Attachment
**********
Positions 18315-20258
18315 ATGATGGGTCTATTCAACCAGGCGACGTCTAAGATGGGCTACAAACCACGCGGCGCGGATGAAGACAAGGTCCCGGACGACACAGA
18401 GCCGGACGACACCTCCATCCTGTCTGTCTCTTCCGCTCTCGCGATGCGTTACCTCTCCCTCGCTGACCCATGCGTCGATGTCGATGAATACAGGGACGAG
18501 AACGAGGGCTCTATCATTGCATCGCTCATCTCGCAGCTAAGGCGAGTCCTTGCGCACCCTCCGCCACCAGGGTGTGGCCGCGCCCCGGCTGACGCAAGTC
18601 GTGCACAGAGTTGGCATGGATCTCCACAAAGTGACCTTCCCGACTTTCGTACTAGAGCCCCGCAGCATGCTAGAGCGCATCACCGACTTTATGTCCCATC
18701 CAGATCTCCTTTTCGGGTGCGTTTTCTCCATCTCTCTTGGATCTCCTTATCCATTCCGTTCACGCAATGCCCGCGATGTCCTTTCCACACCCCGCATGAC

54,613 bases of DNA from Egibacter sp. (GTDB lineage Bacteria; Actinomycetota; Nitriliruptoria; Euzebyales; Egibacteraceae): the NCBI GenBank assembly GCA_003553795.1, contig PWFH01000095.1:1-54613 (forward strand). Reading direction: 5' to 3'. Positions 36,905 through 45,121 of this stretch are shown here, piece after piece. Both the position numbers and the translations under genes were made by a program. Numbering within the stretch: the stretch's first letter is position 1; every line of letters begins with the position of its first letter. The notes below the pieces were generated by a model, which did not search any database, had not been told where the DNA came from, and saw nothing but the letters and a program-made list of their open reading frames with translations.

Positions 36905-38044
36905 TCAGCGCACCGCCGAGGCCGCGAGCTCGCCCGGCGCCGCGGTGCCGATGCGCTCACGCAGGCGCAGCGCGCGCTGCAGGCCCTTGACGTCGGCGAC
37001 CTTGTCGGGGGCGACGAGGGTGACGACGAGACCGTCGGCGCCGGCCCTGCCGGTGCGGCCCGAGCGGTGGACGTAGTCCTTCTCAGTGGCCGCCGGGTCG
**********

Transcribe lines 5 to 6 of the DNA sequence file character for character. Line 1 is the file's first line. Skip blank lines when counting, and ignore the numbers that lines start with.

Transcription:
18601 GTGCACAGAGTTGGCATGGATCTCCACAAAGTGACCTTCCCGACTTTCGTACTAGAGCCCCGCAGCATGCTAGAGCGCATCACCGACTTTATGTCCCATC
18701 CAGATCTCCTTTTCGGGTGCGTTTTCTCCATCTCTCTTGGATCTCCTTATCCATTCCGTTCACGCAATGCCCGCGATGTCCTTTCCACACCCCGCATGAC